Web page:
After years of usability testing at Microsoft, most people didn't click on unlabeled, 16x16-pixel icons. Functions such as bold, italic, and center alignment were frequently used, but from 8 or more icons, the frequency of use dropped sharply, so the buttons were labeled.

Many Windows programs and web applications have only icons and no labels. As you can see in Office 2007, the icons are intuitive, but you can see that the labels are the best rather than the clumsy icons. Don't just emphasize the visual design, just put all the labels on it.


Ribbon is not an official name, but a code name that is being called during the development process.

The original name of the Ribbon was proposed in the fall of 2003 by Johnson Harris, program manager lead on the Office User Experience team, because it meant that commands scroll like a scroll.

Ribbon refers to something like a long, thin piece of cloth used to wear a bow tie, and it is said that it was thought of as a UI where commands were continuously displayed like a printer ribbon or a scroll. However, unlike the first thought, the tab shape was decided, but the office team continued to call it ribbon internally, so the code name was changed to ribbon.


Ribbon that changes smartly when window size is changed
As you resize the window, you can see that the shape of the button changes very cleverly. When the size of the window is gradually reduced, the arrangement or spacing of the ribbon changes so that the user can recognize the command as much as possible. The first thing that changes when you make the window smaller is that the buttons arranged in two rows are changed to three rows. Reducing the window to a smaller size creates scroll buttons on the far left and right sides of the ribbon, allowing you to scroll through different chunks of one tab. There are buttons for scrolling on the left and right, but I think this UI is not the UI named Ribbon in the first place.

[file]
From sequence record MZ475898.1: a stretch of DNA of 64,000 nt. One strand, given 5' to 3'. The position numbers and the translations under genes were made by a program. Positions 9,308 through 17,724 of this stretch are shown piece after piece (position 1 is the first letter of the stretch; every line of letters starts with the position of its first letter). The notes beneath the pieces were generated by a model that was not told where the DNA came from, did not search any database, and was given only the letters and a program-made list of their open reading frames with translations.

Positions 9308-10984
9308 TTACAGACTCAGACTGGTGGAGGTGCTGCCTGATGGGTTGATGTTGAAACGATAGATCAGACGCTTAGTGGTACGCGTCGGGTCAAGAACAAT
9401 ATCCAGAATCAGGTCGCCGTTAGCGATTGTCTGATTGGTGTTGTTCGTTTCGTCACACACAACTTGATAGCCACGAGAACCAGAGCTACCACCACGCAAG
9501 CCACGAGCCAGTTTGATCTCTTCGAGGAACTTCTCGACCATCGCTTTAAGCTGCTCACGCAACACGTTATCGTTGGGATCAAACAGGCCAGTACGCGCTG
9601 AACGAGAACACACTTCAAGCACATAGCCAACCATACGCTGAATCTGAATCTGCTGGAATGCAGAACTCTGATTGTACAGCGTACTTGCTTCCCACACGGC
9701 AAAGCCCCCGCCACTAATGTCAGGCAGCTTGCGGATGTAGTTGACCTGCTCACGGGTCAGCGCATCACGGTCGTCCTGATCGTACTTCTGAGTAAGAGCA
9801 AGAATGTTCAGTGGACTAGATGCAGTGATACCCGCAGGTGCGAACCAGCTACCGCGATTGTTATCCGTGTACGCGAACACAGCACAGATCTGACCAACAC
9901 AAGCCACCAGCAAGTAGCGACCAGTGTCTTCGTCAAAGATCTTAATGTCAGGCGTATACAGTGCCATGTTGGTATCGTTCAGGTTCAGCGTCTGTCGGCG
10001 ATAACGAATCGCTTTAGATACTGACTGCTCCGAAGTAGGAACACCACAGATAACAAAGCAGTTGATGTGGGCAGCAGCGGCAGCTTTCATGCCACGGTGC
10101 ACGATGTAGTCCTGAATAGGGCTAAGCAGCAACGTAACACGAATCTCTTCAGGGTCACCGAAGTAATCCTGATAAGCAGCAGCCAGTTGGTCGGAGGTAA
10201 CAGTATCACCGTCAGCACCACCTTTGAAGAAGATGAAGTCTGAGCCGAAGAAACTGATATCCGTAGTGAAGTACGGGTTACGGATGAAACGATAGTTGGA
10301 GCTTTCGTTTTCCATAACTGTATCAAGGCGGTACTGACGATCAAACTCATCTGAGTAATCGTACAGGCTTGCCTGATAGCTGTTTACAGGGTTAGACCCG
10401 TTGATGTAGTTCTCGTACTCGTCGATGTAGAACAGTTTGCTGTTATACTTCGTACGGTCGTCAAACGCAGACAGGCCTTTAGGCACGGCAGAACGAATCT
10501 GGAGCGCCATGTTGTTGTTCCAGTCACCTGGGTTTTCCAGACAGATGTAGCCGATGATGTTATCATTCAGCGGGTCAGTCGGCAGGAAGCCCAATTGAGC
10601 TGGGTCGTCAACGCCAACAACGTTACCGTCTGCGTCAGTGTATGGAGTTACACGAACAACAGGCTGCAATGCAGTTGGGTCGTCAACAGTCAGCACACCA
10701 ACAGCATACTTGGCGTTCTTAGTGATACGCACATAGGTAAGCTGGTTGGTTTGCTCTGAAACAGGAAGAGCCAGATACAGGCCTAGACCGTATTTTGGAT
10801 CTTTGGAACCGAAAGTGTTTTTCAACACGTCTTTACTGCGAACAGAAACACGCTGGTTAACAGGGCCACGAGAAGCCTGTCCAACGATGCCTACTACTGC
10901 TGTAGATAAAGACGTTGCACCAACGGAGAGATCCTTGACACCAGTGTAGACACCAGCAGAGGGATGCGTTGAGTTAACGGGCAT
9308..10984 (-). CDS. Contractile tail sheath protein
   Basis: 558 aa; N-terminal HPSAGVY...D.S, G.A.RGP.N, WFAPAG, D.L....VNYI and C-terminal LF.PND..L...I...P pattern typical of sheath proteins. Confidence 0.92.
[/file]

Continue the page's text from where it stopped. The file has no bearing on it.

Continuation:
Ribbon UI with scroll concept


If you reduce it further, the spacing between tabs is reduced, and it is hidden from the right side of the tab label. The label of the tab is partially hidden, but since the label can see the preceding letters, there is no problem in selecting the tab. When the size of the buttons in the chunks is reduced, the icons and labeled buttons change to drop-down buttons for each chunk.

The shape of the ribbon changes when the window size is reduced


If you further reduce the size of the window, the ribbon disappears without leaving any tabs.

You can imagine that the button's icon on the ribbon is so large that the editing area is smaller than when there were menus and toolbars. If you measure the height of the menu and toolbar and the height of the ribbon in pixels, you can see that the height of the ribbon is similar to when three toolbars were opened in the previous version.


Comparison of the height of the Office 2003 toolbar and the Office 12 ribbon


Maximize edit area height
In order to view more web pages in a web browser such as Internet Explorer or Firefox, there is a full-screen view function that hides only the web page and toolbar. In Office 2007, documents can be populated on the screen so that users can focus on the area they are working on, such as Internet Explorer's full view feature. If you click the tab of the currently selected ribbon, the commands under the tab are hidden and the editing area becomes that much. If you click any tab on the ribbon, the commands in that tab are visible, and the height of the edit window is the same as before.


Maximize edit area size


As mentioned above, we looked at the radically changed Ribbon in Office 2007. Next, we will look at the context-oriented UI.

full table of contents Office 2007's new user interface can be seen in